Conflict is goal-oriented, just as cooperation and competition are, but, there is a difference, in conflict, one seeks deliberately to harm and/ or destroy one's antagonists. The rules of competition always include restrictions upon the injury that may be done to a foe. But in conflict these rules break down; one seeks to win at any cost. In talking about conflict, the notion of a continuum or scale is again useful. It is useful in at least two ways: in differentiating conflict from competition; and in differentiating personal form group and organizational conflict. If we have the data with which to do it, all rival situations probably could be ranged along a continuum defined at one end by pure competition and at the other end by pure conflict.
There might be a few situations that would be located near to each end of the continuum, but many would prove to be mixed types and would cluster near the centre. Conflict also tends to be more or less personal, just as is the case with cooperation and competition. First, fights and 'shoot-out' illustrate highly personal conflicts. The conflicts within football games generally are a little less personal, and the conflict between students and campus police at a sit-in or rally is personal. Yet, when two labor unions or two corporations set out to destroy each other, personal conflict may be almost completely submerged in organizational struggle. Perhaps the most impersonal of all conflicts is war between nations, where the enemy is perceived to be almost faceless. Again, rather than being discrete types of personal and impersonal conflicts, conflicts probably range almost imperceptibly along a continuum from the purely personal to the completely impersonal.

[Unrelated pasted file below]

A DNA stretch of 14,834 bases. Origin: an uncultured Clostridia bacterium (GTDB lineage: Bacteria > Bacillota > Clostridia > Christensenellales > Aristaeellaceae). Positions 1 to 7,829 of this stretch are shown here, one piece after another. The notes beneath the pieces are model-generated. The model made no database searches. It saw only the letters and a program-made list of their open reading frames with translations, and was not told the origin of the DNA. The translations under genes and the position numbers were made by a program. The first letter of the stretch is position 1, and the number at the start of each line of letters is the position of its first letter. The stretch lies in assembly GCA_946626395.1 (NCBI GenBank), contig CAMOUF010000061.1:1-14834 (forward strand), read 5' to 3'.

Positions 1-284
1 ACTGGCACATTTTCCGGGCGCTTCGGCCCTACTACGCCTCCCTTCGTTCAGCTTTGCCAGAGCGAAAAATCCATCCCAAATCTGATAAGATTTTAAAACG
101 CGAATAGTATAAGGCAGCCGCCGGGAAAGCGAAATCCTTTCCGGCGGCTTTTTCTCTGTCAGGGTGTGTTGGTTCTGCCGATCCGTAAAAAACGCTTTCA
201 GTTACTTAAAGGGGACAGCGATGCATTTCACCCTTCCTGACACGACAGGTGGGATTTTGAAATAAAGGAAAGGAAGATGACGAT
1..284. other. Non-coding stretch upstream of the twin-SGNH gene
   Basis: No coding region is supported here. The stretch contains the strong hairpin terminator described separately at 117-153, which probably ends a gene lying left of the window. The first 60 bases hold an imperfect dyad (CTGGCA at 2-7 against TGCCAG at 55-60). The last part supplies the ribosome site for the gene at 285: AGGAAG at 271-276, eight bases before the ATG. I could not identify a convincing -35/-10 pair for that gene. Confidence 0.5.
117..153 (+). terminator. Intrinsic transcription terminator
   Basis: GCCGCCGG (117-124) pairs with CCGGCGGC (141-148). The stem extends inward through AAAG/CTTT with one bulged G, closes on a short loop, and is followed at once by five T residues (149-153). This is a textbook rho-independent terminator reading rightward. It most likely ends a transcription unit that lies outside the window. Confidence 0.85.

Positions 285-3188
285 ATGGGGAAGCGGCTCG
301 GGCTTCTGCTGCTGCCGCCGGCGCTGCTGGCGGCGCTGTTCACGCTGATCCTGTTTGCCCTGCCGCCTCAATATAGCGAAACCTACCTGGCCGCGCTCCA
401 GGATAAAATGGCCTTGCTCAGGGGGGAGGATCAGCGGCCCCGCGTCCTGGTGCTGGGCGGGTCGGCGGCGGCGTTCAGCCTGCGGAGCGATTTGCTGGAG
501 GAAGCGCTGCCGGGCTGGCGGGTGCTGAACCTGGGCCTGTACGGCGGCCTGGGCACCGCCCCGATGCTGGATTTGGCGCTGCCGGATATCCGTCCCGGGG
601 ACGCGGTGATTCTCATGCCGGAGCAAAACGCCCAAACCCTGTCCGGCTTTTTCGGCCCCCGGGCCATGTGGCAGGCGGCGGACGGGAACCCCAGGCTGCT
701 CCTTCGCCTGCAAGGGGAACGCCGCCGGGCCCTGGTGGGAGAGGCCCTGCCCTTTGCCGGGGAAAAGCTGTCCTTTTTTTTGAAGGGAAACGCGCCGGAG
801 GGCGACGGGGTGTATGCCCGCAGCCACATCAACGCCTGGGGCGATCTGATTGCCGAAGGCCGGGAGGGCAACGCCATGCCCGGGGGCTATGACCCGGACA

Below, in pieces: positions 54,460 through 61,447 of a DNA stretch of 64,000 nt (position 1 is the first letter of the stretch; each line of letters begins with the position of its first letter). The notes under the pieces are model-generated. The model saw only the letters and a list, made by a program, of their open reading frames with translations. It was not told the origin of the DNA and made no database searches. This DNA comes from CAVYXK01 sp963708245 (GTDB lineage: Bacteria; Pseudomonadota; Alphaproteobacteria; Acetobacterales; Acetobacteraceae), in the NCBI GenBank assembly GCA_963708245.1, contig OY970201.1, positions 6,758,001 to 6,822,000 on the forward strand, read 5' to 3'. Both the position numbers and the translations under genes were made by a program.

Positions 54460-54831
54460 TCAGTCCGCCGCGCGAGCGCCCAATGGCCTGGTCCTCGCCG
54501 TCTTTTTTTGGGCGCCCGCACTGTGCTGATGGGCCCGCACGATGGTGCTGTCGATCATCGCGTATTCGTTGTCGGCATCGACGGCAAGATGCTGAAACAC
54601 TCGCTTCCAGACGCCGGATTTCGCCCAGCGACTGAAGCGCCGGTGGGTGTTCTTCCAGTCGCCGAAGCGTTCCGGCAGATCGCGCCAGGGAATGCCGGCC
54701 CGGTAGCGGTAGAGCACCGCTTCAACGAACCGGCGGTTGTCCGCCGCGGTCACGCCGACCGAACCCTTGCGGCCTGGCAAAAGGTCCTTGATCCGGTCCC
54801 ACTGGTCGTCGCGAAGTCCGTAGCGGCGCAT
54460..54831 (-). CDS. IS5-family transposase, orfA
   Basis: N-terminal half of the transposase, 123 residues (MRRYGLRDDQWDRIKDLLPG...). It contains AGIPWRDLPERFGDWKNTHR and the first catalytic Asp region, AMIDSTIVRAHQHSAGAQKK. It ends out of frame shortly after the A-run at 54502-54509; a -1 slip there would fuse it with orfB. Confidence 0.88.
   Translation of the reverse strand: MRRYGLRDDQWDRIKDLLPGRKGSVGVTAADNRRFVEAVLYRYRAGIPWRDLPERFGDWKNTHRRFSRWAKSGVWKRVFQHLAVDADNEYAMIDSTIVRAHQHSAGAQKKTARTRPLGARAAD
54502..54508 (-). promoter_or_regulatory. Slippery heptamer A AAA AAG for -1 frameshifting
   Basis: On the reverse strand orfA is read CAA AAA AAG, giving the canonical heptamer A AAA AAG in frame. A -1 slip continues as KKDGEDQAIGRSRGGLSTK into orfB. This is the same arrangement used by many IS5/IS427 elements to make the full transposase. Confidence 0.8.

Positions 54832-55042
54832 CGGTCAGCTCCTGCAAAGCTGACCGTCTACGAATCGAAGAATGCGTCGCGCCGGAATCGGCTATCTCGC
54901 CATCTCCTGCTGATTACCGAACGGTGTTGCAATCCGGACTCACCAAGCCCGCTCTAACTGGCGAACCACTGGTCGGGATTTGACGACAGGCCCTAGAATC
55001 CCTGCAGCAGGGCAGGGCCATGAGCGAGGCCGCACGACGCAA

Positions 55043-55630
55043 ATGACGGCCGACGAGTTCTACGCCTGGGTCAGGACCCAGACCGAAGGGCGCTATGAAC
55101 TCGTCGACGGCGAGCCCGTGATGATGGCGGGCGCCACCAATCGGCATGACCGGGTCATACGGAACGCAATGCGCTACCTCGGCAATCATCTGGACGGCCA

Probably the most striking thing about conflict is its destructive potential. The word 'conflict' itself often conjures up images of heads being broken, of buildings burning, and of deaths and destruction. Moreover, the destructiveness that accompanies conflicts quickly cumulates. In a confrontation between police and students, for example, things may be orderly until the first blow is struck. Once that happens, however, a frenzy of skull cracking, shootings, burning, and destroying may follow. Because the immediate results of conflict often are so horrible, there is a tendency to see it, not as a normal and universal process of social interaction, but as pathological process. It is very difficult for the unsophisticated not to imply value judgments in discussing these social processes because our society as a whole tends to do so. Cooperation and competition are more often perceived to be socially useful; but conflict, to be harmful.
The situation, however, it is not that simple. Few would defend the cooperation of a group of men in the rape of a woman. And the school drop-out problem is hardly a beneficial effect of competition. Thus, competition and cooperation, which otherwise receive a good deal of social approval, also have untoward effects. So it is, also with conflict. Conflict is an abnormal and universal form of social interaction as are any of the others. Analysis of conflict needs to describe both the ways in which it is harmful and destructive and the way in which it is useful and socially integrative